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New York comptroller questions AT&T surveillance report plan

While praising the governor's action, some advocates say New York should still enact legislation authorizing a state medical marijuana program that has been blocked so far by the state Senate's Republicans. Assemblyman Richard Gottfried, a Manhattan Democrat, and Democratic Sen. Diane Savino of Staten Island have recently held hearings on a bill they are sponsoring called the "Compassionate Care Act," which would regulate and tax medical marijuana. It has previously passed in the Assembly, but failed to get through the Senate. State Sen. Liz Krueger, another Manhattan Democrat, has been pushing legislation to legalize and tax recreational use of marijuana, arguing state policy outlawing the drug has been costly in terms of law enforcement resources and the futures of people convicted of crimes. In states that permit medical marijuana, it is commonly prescribed for chronic pain, nausea from cancer chemotherapy, glaucoma and some other conditions.
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Photo helps New York family find missing son

Hale is president of a firm that determines eligibility for Social Security disability. Esposito is a former NYPD employee and Minerva is an ex-cop who is currently a disability consultant for the Detectives Endowment Association. None of the accused actually suffered from debilitating stress, officials claim. Many were caught working after retirement, a violation of disability benefits. And some of the retired officers retained their gun permits. Retired officers cannot possess guns if they are being treated for stress.
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View gallery New York State Comptroller Thomas DiNapoli speaks during an interview with Reuters in New York, October By Ross Kerber BOSTON (Reuters) - A plan by AT&T Inc to explain celebs how it shares some customer information with government agencies may not be enough to restore public trust, an attorney for New York State Comptroller Thomas DiNapoli told securities regulators in a letter provided to Reuters on Wednesday. The attorney's letter dated January 6 keeps alive a surveillance visit here debate the telecommunications giant had aimed to settle in December - part of a growing national discussion of privacy rights fueled by the revelations of former government security contractor Edward Snowden. Under pressure from shareholder activists AT&T promised last month to publish a semi-annual rundown of things like how many law-enforcement agency requests it gets in criminal cases. But DiNapoli's office is worried the company's report could exclude pertinent details, for instance its sharing of customer calling records or requests for information the U.S. company might receive from foreign governments on calls by religious dissidents.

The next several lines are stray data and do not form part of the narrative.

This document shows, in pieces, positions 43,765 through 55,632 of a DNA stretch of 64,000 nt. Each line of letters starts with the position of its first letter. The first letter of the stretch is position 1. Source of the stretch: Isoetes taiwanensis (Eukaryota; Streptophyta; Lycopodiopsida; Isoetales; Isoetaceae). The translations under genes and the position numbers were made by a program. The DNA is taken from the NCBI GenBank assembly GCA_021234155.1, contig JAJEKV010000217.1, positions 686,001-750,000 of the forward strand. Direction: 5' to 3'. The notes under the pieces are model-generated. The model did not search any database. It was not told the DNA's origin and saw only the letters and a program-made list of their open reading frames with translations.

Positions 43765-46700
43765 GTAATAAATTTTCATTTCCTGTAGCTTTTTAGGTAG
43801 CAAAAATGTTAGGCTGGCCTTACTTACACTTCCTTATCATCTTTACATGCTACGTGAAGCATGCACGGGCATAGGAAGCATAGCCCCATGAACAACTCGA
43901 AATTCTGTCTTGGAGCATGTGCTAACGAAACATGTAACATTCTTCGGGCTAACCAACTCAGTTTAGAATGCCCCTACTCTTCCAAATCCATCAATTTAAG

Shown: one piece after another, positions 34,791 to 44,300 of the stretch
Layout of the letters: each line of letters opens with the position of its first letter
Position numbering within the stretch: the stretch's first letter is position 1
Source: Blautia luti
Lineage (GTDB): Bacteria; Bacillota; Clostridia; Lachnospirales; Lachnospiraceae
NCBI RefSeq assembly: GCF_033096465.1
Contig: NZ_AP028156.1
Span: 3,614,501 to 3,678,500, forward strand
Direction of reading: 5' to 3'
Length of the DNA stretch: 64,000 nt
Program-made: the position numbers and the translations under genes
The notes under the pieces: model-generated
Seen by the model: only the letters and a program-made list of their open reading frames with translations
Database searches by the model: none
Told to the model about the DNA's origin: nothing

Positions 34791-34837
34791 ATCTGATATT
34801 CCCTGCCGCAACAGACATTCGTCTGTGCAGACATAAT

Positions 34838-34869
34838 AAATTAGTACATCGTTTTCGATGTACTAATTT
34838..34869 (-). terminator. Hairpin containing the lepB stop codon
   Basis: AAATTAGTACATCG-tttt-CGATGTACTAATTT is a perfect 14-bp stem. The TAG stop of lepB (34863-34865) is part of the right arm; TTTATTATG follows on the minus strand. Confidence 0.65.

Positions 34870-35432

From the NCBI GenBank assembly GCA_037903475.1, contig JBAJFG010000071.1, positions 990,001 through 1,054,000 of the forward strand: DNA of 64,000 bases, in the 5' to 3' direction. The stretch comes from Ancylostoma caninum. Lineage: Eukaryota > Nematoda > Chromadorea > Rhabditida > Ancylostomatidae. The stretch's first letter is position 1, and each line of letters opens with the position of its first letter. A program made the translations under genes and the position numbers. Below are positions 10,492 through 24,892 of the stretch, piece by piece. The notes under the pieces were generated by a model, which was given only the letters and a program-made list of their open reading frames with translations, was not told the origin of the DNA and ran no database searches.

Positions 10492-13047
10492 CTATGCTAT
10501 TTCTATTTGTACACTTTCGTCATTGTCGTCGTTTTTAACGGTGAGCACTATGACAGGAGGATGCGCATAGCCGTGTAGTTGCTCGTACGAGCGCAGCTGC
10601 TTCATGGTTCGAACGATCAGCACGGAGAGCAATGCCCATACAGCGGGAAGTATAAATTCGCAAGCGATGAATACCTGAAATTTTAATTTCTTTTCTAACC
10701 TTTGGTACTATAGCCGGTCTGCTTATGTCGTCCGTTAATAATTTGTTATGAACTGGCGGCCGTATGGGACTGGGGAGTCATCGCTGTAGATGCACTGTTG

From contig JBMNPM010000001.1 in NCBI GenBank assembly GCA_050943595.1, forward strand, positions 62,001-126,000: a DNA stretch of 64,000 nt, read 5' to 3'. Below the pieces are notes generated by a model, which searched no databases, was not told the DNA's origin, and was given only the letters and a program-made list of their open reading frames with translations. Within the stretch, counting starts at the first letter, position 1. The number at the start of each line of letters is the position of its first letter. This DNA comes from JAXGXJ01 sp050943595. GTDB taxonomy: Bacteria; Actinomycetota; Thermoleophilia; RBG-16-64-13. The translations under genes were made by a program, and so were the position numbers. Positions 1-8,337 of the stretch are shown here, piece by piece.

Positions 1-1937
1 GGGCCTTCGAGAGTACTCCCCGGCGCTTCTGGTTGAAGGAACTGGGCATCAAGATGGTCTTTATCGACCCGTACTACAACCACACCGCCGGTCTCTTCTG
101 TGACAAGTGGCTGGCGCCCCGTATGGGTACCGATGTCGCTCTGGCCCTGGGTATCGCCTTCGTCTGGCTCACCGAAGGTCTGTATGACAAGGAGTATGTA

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New York Cops, Firefighters in Massive 9/11 Fraud, Indictment Says

Police in the town of Greece, New York, said Simmons, 20, disappeared New Year's Day from his home, driving away in a red Buick with only with what he was wearing: plaid pajama pants, a gray T-shirt and sneakers. He left his wallet and cell phone behind. Family members and authorities had been looking for him for days without any luck. There were few leads without a phone or credit cards to track him. "We couldn't do a lot of things we normally would do in a missing person's case," said Capt.